Yesterday, the United States Supreme Court agreed to take up an abortion case that addresses the constitutionality of a 15-week abortion ban passed into law in Mississippi.
The Mississippi statute prohibits abortion if the age of the unborn child, as calculated from the first day of the last menstrual cycle, is greater than 15 weeks.1 There is an exception for severe fetal abnormality and “medical emergency.”2 The statute defines “medical emergency” as “a condition in which, on the basis of the physician's good faith clinical judgment, an abortion is necessary to preserve the life of a pregnant woman whose life is endangered by a physical disorder, physical illness, or physical injury, including a life-endangering physical condition arising from the pregnancy itself, or when the continuation of the pregnancy will create a serious risk of substantial and irreversible impairment of a major bodily function.”3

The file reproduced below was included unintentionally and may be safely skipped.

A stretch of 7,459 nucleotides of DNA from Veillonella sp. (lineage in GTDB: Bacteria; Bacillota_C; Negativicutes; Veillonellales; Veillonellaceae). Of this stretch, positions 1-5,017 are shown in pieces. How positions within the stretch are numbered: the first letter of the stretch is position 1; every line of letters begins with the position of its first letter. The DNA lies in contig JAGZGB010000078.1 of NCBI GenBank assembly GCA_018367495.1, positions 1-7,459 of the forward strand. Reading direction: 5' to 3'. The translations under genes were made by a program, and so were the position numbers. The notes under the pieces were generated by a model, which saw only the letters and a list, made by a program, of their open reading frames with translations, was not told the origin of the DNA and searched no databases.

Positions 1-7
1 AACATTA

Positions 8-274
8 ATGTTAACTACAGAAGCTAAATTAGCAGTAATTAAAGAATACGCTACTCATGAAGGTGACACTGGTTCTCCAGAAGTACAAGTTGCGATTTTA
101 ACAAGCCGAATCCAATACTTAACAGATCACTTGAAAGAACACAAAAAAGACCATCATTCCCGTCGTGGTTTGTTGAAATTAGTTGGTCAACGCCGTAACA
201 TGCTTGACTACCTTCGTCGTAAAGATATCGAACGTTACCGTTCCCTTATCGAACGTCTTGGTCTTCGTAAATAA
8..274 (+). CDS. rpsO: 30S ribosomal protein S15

Lower courts struck down the Mississippi statute under Casey. State officials subsequently filed a petition for certiorari, asking the U.S. Supreme Court to take up three questions. Today, the Supreme Court granted certiorari on the first of the three questions: “Whether all pre-viability prohibitions on elective abortions are unconstitutional.”4 Dobbs v. Jackson Women’s Health Organization, No 19-1392 (U.S. May 17, 2021) (order granting certiorari).
The case will be briefed over the next few months and is expected to be orally argued in the October 2021 Term with a decision likely at the end of June 2022. No date has yet been set for argument. Stay tuned for further updates as this case moves forward.